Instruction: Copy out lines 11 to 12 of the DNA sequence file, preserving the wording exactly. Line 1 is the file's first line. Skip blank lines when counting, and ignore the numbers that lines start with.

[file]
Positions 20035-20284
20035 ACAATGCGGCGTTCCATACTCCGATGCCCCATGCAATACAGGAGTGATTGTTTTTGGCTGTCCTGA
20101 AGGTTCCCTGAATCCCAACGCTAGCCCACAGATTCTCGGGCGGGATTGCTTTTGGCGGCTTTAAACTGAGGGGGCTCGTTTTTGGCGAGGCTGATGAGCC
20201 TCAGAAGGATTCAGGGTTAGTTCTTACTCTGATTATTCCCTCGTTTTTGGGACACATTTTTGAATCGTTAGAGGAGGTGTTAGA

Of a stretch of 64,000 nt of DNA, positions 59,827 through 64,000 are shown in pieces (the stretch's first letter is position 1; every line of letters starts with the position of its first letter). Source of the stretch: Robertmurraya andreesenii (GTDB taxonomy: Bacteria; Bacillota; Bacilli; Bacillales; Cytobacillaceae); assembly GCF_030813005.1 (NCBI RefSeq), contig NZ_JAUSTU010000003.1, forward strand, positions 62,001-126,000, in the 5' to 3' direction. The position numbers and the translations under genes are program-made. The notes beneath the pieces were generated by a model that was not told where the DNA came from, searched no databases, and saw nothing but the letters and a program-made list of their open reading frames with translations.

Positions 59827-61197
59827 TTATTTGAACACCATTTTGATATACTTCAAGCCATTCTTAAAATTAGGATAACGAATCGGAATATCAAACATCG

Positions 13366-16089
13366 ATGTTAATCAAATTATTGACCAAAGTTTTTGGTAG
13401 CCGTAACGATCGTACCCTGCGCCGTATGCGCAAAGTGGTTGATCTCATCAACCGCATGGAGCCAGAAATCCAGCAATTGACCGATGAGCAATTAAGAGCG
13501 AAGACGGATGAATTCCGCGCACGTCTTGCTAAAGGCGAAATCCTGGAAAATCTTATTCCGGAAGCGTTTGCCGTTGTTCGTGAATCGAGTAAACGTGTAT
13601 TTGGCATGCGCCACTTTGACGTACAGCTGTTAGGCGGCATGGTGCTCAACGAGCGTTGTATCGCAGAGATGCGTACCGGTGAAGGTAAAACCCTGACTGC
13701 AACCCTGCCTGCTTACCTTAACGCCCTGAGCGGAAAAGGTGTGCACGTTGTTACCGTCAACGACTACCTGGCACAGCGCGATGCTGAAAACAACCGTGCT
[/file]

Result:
13501 AAGACGGATGAATTCCGCGCACGTCTTGCTAAAGGCGAAATCCTGGAAAATCTTATTCCGGAAGCGTTTGCCGTTGTTCGTGAATCGAGTAAACGTGTAT
13601 TTGGCATGCGCCACTTTGACGTACAGCTGTTAGGCGGCATGGTGCTCAACGAGCGTTGTATCGCAGAGATGCGTACCGGTGAAGGTAAAACCCTGACTGC